A Photo Tour of Bulguk Temple

by Carol on February 22nd, 2010

1-Jahamun, 2-Dabotap, 3-Seokgatap, 4-Daeungjeon, 5-Museoljeon, 6-Birojeon, 7-Gwaneumjeon, 8-stairs, 9-rocks, 10-Geuknakjeon, 11-Anyangmun
1-Jahamun, 2-Dabotap, 3-Seokgatap, 4-Daeungjeon, 5-Museoljeon, 6-Birojeon, 7-Gwaneumjeon, 8-stairs, 9-rocks, 10-Geuknakjeon, 11-Anyangmun
In front of the Jahamun at Bulkuksa

In front of the Jahamun at Bulkuksa

 On January 11, I posted a photo essay of a winter walk up the Namsan, a mountain south of Kyongju. This post will be a tour of Bulguksa (Buddhist Land Temple) southeast of Kyongju, using photos I took during my many visits. We’ll start at the main gate and move slowly toward the back of the temple complex. (Click on any of the pictures for a better view.)

Bulguksa is the country’s number-one historic and cultural site and a masterpiece of Shilla (Silla) Dynasty art and architecture. The current temple was built from 751-774 on the site of a previous temple. This was under the direction of King Gyeongdeok’s Prime Minister Kim Daesong. The wooden parts of the buildings were destroyed during the Japanese invasions in the late sixteenth century and restored under President Park Chunghee, but the stonework is the original Shilla construction. The temple belongs to the Chogye (Jogye) Order. A link to the Wikipedia entry is on your right. Korea/Bulkuksa/sign/CarolDussereKorea/Bulkuksa/temple/first/gate/CarolDussere

We pass through the first gate, pass female gardeners in their white sunbonnets, walk over the pond bridge  and then come to the main gate, a building which houses the huge statues of the Guardians of the Four Directions.  Korea/Bulguksa/pond/CarolDussere  Korea/Bulkuksa/guardian/CarolDussere

  Inside the main complex, we see first the Jahamun (Mauve Mist Gate) and the two flights of stairs leading up to it, called Blue Cloud Bridge and White Cloud Bridge, which together symbolize the thirty-three steps to enlightenment.
Korea/Bulguksa/steps/CarolDussereKorea/Bulguksa/stairs2/CarolDussereWe take the road up the hill and around Jahamun in order to see the two pagodas. This is Dabotap, dedicated to the many treasures mentioned in the Lotus Sutra. Korea/Bulguksa/Dabotap/pagoda/CarolDussereKorea/Bulkuksa/hallway/CarolDussereKorea/Bulguksa/temple/doorway/CarolDussere Korea/Bulguksa/eaves/CarolDussereKorea/Bulguksa/dragon/CarolDussere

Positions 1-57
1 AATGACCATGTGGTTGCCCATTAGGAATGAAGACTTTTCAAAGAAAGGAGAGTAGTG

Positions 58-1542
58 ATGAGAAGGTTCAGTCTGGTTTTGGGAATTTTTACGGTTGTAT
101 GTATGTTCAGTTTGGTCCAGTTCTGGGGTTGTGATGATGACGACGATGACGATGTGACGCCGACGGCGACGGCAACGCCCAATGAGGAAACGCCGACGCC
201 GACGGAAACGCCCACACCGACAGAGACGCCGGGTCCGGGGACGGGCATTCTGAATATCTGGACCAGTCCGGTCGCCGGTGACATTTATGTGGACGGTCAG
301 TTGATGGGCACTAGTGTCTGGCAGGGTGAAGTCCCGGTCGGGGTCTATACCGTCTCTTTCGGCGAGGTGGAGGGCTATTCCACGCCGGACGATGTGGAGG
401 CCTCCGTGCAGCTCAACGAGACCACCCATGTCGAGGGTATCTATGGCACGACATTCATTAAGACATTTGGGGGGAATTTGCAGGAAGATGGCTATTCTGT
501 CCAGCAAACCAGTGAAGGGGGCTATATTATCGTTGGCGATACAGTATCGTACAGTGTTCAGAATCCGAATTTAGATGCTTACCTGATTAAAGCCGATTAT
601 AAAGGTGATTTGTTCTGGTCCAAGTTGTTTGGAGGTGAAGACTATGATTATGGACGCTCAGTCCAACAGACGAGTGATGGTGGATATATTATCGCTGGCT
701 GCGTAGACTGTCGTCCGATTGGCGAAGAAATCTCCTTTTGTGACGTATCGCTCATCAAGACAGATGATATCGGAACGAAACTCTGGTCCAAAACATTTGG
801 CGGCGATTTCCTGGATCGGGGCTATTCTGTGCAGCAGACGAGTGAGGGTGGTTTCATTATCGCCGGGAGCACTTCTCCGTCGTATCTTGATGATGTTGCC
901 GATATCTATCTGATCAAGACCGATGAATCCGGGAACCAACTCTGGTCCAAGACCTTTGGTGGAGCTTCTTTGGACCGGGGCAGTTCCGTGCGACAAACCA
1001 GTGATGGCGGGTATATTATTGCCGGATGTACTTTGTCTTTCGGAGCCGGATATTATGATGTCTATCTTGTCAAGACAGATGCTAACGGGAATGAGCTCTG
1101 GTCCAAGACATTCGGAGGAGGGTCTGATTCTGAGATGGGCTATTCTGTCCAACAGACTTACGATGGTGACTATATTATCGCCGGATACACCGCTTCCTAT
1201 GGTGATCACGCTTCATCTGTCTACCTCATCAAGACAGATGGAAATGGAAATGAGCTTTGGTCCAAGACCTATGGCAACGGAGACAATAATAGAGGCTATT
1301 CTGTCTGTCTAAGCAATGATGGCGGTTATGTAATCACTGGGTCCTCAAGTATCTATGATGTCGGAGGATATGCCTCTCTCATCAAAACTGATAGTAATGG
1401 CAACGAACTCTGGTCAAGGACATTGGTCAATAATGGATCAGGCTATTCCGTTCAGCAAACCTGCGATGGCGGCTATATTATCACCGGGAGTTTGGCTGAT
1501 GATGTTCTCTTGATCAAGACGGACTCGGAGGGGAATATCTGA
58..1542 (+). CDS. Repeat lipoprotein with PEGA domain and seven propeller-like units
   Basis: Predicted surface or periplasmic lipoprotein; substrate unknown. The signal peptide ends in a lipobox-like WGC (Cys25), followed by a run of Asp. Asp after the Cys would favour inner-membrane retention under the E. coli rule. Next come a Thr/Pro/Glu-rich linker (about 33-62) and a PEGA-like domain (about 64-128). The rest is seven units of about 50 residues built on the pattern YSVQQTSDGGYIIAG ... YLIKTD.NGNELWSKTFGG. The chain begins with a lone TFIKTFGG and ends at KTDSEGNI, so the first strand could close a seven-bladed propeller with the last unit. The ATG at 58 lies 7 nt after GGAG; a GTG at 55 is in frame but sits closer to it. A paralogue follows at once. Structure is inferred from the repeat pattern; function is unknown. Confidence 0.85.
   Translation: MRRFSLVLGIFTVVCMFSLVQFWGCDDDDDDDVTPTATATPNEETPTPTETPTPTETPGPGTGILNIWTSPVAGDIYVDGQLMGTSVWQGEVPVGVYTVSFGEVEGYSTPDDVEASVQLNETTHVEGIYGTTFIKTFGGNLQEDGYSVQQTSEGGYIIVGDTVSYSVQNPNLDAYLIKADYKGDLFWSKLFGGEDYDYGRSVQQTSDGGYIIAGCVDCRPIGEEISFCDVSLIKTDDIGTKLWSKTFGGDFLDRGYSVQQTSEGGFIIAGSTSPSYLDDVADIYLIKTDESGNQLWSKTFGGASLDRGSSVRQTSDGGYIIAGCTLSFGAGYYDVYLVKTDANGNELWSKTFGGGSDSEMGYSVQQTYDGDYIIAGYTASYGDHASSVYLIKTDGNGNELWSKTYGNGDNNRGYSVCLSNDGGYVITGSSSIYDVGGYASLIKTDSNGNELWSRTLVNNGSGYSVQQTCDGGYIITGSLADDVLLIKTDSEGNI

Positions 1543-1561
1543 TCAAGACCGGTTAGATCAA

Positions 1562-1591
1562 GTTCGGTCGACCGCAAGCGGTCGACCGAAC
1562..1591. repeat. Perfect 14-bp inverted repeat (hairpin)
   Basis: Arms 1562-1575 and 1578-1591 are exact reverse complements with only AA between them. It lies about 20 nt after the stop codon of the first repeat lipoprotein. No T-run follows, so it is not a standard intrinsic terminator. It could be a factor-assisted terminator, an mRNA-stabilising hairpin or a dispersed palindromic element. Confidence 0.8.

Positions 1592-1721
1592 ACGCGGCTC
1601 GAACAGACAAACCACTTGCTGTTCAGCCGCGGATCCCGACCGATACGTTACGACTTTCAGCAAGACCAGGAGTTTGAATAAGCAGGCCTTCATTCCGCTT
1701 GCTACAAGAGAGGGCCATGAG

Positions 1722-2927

Here are some shots of temple roof eaves and a corner dragon.

Moving further back, we find two more sets of stairs and some more temple halls with altars (no photos permitted).

These are Birojen, the relics monument near it it and Gwaneumjeon and the gate in front of it, then through it to rooftopsKorea/Bulguksa/Birojeon/CarolDussere.

 Korea/Bulguksa/monument/CarolDussere

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 Korea/Bulguksa/Gwaneumjeon/CarolDussere

 Korea/Bulguksa/Gwaneumjeon/gate

 Korea/Bulguksa/roofs/CarolDussere
 Then steps descending from the back. Korea/Bulguksa/steps/CarolDussereKorea/Bulguksa/stairway/CarolDussere

 Not all of the stonework is the mortalless Shilla Dynasty work that Bulguksa is famous for. At the edge of the complex, we find a well and an area filled with tiny rock piles, a shamanist bid for good fortune.  Korea/Bulguksa/well/CarolDussereKorea/Bulguksa/temple/shamanism/CarolDussere

 

 

 

 

 

 

As we leave, we look out over the lovely countryside. Korea/Bulguksa/environs/CarolDussere

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